A bustling city on the river, famed for its spectacular seasonal flowers
The capital of Fukushima Prefecture is a compact city center surrounded by lush mountains, fruit orchards and healing hot springs. The city, with its traditional festivals, horse races, and flower parks draw visitors from around the Tohoku region.
- Fukushima Museum of Art and its excellent, collection from local artists to Gaugin and Monet
- The Iwaya Kannon carvings on Mt. Shinobu which contain around 60 Buddhist figures
- Tsuchiyu, the artisan neighborhood with studios selling the famous kokeshi dolls
How to Get There
From Tokyo, take the JR Tohoku Shinkansen Line to Fukushima Station (90 minutes).
There are highway buses to Fukushima from Shinjuku Expressway Bus Terminal. The trip takes a little over six hours, including rest stops.
Explore the city by bike
Get your bearings and finalize your plans with a quick stop to the Fukushima City Tourist Information Center, at the west exit of Fukushima Station. The English-speaking staff can tell you how to use the Momorin Cycle, convenient and free rental bikes to get around town.
Ancient carvings and modern art
One of the key areas of the city is Mt. Shinobu. The Fukushima Prefectural Museum of Art is at the foot of the mountain with a 3,800-piece collection ranging from 20th century American Realism and modern Japanese works. There's also a small but well-curated selection of French Impressionist and post-Impressionist works by Monet, Gauguin, and Pissarro.
Mid-way up the mountain, you will find the Iwaya Kannon carvings. There are over 60 Buddhist figures that were carved into the stone cliffs 300 years ago. Climb up to Haguro Shrine on the mountain summit, where a 12-meter-tall waraji straw sandal greets you. It's the largest straw sandal in Japan, weighing around two tonnes. You can also see it paraded around by strong locals in February's Mt. Shinobu Dawn Procession and the Waraji Festival in August.
Local specialties and souvenirs
The Fukushima Station area is convenient for shopping, with several department stores and a shopping mall.
The Corasse mall sells crafts and produce from all over the prefecture including locally made wooden kokeshi dolls, Kinsuisho sake and Fukushima craft beer made with local apples and peaches.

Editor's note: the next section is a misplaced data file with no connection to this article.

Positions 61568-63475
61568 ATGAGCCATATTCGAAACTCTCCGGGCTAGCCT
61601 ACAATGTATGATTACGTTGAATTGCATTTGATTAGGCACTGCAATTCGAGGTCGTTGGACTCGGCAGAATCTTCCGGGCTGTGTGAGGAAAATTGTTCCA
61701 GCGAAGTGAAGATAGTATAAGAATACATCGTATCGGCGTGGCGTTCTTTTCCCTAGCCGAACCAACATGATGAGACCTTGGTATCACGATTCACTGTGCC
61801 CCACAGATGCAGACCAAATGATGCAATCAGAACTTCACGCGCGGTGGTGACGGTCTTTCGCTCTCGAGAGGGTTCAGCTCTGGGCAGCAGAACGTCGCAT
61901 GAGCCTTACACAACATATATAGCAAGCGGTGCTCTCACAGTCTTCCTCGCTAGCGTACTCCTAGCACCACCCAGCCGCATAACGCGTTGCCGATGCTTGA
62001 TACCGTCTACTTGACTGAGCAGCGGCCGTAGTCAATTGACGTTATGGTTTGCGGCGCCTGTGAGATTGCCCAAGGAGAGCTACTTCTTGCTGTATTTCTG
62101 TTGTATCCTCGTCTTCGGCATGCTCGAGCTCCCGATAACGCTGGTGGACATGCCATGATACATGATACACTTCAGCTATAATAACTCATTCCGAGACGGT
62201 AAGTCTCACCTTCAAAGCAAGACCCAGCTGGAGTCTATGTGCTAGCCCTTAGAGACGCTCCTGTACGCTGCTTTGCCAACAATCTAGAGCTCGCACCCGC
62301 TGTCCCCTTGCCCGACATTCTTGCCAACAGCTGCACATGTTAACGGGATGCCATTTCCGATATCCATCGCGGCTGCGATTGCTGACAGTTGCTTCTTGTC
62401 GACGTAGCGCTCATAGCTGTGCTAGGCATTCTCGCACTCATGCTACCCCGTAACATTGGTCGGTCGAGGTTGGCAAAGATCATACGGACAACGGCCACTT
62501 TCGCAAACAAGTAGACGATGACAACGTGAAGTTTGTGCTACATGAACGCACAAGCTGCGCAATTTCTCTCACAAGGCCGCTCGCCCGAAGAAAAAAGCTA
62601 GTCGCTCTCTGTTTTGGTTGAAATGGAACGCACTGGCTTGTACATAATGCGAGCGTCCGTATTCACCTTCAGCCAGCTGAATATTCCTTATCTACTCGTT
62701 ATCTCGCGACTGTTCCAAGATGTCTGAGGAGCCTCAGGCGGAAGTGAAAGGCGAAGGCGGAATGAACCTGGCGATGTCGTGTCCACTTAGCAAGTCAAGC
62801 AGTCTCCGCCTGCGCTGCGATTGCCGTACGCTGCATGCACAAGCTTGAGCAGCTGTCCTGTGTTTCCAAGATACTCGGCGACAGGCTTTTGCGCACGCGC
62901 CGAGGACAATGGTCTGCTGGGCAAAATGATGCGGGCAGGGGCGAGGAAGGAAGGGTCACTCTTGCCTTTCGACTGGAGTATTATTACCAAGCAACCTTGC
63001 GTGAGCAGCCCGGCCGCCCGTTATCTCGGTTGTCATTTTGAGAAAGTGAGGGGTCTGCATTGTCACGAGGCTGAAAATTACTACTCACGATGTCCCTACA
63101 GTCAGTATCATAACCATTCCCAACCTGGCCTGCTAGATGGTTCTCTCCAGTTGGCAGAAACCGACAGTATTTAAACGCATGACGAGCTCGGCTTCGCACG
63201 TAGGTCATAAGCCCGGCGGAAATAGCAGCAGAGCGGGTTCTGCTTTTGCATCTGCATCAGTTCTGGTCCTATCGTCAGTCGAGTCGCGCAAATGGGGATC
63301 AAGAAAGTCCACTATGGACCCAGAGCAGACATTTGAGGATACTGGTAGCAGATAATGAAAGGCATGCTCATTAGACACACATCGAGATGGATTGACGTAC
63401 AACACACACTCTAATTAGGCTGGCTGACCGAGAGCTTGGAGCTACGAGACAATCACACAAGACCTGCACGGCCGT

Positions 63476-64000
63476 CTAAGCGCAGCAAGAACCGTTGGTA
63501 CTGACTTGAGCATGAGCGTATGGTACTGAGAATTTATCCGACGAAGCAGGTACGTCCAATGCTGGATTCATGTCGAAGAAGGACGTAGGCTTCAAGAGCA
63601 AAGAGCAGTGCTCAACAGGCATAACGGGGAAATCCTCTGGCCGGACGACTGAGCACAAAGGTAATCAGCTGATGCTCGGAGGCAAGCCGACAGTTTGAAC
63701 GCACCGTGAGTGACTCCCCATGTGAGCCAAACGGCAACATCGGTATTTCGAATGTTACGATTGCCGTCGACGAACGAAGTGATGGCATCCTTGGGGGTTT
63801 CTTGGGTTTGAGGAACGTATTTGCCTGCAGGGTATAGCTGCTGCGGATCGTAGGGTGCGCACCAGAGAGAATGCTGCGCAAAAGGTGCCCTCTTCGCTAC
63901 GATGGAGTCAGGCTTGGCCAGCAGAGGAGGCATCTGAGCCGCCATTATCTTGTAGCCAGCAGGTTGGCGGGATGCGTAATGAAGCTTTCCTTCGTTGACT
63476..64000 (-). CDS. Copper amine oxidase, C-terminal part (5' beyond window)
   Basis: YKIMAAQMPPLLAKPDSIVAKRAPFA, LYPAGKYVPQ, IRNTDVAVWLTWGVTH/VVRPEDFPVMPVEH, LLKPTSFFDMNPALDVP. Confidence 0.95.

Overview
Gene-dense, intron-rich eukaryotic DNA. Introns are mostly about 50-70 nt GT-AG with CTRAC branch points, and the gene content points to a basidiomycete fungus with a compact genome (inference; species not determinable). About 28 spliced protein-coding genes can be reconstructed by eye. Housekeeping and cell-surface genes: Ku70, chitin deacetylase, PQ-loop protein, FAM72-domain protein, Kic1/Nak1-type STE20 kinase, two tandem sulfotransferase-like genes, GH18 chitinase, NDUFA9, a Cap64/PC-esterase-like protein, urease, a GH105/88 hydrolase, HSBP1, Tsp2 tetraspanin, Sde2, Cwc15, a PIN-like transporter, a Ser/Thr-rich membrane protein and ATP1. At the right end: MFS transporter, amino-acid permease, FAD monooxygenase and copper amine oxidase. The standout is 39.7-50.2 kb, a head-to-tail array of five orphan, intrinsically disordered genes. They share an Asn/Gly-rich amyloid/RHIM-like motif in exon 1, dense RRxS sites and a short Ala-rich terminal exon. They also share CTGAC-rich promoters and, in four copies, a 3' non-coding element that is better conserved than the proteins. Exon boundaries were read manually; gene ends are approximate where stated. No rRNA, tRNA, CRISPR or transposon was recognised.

Soak in the local hospitality
Relax at one of Fukushima city's three hot spring areas in the surrounding mountains.
On the mountain plateau, Takayu has 14 traditional ryokans with hot springs. The nearby Jododaira and Mt. Azuma-Kofuji come alive in crimson reds and golden yellows each fall.
Just 40 minutes by bus from Fukushima Station, Tsuchiyu is a charming hot spring town with cafes, craft studios selling handpainted kokeshi dolls, and four hot foot baths. The charm of the mismatched buildings, surrounding greenery of the mountains, and the clear river rushing through the middle town create a scene resembling an artist's palette.
You can reach Iizaka hot spring by local train from the city in just over 20 minutes. View the oldest steel-arch bridge in Japan and take a dip in the historic Sabakoyu, a hot spring visited by haiku poet Matsuo Basho. The locals like their baths super hot, but feel free to add cold water to reach an ideal temperature.
In early October, you can witness the evening mayhem of the Fighting Festival. This rowdy festival features huge portable shrines slamming into each other. Stand back and enjoy the show.
Plan a trip during spring to see the slopes of Hanamiyama park blanketed in pink plum and cherry blossoms. As you wander the easy mountain paths, you can see the snow-covered mountains in the distance. In season, shuttle buses run from Fukushima Station every 15 to 30 minutes.
Discover why Fukushima prefecture is called the “Kingdom of Fruits.” You can pick strawberries in winter, cherries, and peaches in summer, or apples in late autumn. Enquire at the station tourism center for fruit schedules and locations to enjoy a fruit-picking experience.
For a faster pace, feel the rush and excitement at Tohoku's only horse racing track. The Fukushima Racecourse has a century of history. Cheer on your favorite horse and jockey during major races held every season, except winter.